In a linear regression model, if some of the predictors are correlated, then in the output of most software, you will see very large p-value in those coefficients and very high standard error. My question is: does this matter in terms of the prediction?

I made a small example myself. I create the following dataset

$Y = \beta_0 + \beta_1 X_1 + \beta_2 X_2 + \epsilon$, where $\epsilon\sim~N(0,1)$ which is independent of $X_1,X_2$ and $X_2 = aX_1+b$, i.e., $X_1$ and $X_2$ are perfectly correlated. So after rearrangement, we see that $Y=\beta_0+b\beta_2 + X_1(\beta_1+a\beta_2)+\epsilon$. Then I use R to run linear regression. Not surprise, R reports NA for the coefficient, standard error and p value of $X_2$. But then I look at the estimated coefficient of $X_1$, it is very close to $\beta_1+a\beta_2$ and the estimated intercept is also very close to $\beta_0+b\beta_2$.

We all know that the estimator of the coefficient $\theta=[\beta_0,\beta_1,\beta_2]$ has the form $\hat{\theta}=(X^{T}X)^{-1}X^TY$. In this case the matrix $X^{T}X$ is not invertible. I wonder how R reports correct estimate for $\beta_1+a\beta_2$ and $\beta_0+b\beta_2$ in this case? Moreover, if I only care about prediction and don't care about interpretation of the model, can I just ignore those predictors that has NA or big standard error of the coefficients estimator and just use the remaining model?

A more general question, if I made my data such that $x_2$ and $x_1$ has some correlation but not perfect, then will the LS method be able to derive a consistent estimator of the coefficients? If it can't then will there be a method achieve this goal?

  • $\begingroup$ I think you may benefit by splitting up your questions into more than one post. There are five questions which are not necessarily dependent on each other. You may get better answers when you stay focused. $\endgroup$ – Richard Hardy Feb 17 '15 at 18:38
  • $\begingroup$ Slightly off-topic, but Dave Giles has a nice (but longish) blog post on multicollinearity. $\endgroup$ – Richard Hardy Feb 17 '15 at 18:59

Your question in the first paragaph has been asked and answered before at Cross Validated. You will find answers by searching for prediction and multicollinearity. See e.g. here. If the answers are not sufficient, try to explain what exactly you are missing.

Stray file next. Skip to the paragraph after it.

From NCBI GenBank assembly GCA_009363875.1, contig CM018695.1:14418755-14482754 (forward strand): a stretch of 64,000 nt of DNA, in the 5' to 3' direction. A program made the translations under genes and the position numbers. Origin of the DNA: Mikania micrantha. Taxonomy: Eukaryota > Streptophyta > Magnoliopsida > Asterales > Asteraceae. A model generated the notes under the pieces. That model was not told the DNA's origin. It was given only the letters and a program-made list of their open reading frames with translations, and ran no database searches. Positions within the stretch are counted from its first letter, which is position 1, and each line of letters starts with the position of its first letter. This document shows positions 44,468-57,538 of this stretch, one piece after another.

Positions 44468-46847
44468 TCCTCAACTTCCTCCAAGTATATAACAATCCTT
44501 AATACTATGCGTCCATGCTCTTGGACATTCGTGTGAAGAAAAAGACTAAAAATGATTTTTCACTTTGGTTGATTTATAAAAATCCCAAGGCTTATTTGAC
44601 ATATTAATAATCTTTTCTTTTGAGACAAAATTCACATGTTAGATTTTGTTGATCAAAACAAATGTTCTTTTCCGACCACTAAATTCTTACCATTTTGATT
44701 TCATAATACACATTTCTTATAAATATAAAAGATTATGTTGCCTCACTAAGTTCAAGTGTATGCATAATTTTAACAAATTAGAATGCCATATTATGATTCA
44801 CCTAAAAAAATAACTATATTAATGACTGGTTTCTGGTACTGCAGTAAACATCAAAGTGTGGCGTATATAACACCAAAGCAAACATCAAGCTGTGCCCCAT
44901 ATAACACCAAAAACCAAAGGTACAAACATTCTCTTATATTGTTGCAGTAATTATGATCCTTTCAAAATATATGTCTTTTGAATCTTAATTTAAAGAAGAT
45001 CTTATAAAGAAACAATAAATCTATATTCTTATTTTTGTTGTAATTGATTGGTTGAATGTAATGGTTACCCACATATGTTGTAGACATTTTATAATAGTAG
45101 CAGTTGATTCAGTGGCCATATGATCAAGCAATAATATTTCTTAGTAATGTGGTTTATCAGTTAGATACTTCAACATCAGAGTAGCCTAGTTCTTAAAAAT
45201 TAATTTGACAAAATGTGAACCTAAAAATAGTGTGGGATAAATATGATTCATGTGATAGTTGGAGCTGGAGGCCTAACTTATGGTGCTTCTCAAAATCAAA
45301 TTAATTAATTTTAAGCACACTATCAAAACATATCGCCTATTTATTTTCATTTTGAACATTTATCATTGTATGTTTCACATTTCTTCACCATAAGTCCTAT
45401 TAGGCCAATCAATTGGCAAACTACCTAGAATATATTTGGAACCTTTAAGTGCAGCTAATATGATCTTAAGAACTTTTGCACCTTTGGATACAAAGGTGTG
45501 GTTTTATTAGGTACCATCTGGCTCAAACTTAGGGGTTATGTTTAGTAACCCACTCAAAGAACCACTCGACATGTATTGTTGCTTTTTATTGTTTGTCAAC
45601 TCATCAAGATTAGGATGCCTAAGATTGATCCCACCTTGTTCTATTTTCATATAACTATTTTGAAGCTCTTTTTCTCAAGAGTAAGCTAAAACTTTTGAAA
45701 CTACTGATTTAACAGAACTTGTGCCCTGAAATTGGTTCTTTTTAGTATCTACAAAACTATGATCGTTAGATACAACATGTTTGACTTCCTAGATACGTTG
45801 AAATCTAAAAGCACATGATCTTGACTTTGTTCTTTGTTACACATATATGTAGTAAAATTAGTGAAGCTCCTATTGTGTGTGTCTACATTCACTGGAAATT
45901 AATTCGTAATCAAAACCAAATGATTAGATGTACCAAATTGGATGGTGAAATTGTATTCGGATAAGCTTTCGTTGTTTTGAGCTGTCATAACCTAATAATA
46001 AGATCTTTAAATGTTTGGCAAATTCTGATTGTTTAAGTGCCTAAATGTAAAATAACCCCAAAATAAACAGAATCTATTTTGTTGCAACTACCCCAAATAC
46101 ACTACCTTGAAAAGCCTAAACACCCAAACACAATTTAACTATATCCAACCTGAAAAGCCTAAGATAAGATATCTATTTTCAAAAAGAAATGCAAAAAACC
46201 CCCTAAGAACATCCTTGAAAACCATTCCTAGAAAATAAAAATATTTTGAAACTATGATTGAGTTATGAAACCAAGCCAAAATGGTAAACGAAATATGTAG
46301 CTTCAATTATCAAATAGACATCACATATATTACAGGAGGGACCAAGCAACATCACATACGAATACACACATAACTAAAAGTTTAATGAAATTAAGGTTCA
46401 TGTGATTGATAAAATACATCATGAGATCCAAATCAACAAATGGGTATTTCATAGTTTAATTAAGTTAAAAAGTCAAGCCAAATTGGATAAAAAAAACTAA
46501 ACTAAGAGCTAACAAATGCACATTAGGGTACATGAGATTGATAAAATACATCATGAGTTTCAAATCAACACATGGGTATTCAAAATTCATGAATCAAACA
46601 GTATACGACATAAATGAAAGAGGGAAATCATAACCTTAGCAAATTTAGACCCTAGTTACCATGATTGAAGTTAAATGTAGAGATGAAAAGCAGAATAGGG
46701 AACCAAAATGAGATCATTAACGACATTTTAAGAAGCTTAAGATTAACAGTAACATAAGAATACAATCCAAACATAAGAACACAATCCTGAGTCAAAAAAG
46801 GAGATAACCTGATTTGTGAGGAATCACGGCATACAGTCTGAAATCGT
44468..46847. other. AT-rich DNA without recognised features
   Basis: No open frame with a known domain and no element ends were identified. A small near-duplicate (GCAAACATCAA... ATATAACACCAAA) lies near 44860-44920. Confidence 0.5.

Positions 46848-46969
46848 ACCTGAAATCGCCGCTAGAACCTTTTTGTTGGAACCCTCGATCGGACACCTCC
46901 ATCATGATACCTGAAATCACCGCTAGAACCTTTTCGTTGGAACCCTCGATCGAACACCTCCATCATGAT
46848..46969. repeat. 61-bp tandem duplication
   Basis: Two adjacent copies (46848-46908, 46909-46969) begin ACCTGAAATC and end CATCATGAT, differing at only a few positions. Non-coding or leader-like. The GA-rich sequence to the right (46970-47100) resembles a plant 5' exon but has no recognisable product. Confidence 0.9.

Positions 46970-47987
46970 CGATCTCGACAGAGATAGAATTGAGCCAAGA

Answering the first question in your last paragraph, OLS assumptions do allow for imperfect multicollinearity and the estimation will be consistent. Depending on the degree of correlation, it may take a very large sample for this consistency to take over the effect of multicollinearity. So in practice it remains a problem when the correlation is close to perfect.

I cannot answer the two questions in the penultimate paragraph nor your last question.

| cite | improve this answer | |
  • $\begingroup$ @Hardy Correct me if I am wrong. For example, the data I cooked, among the predictors, there could be very high correlation (not perfect). Then I use OLS to fit a sample data. It is likely that the standard error of my estimator is very high and the p value is very high. But if I have enough data, i.e., very large sample size, eventually, the standard error of my estimator will go down and so is my p-value. Theoretically speaking, when sample size is infinite, I will still be able to reach the true value of those parameters in my model. $\endgroup$ – KevinKim Feb 19 '15 at 21:36
  • $\begingroup$ I think this is correct. $\endgroup$ – Richard Hardy Feb 20 '15 at 8:44

Your Answer

By clicking “Post Your Answer”, you agree to our terms of service, privacy policy and cookie policy

Not the answer you're looking for? Browse other questions tagged or ask your own question.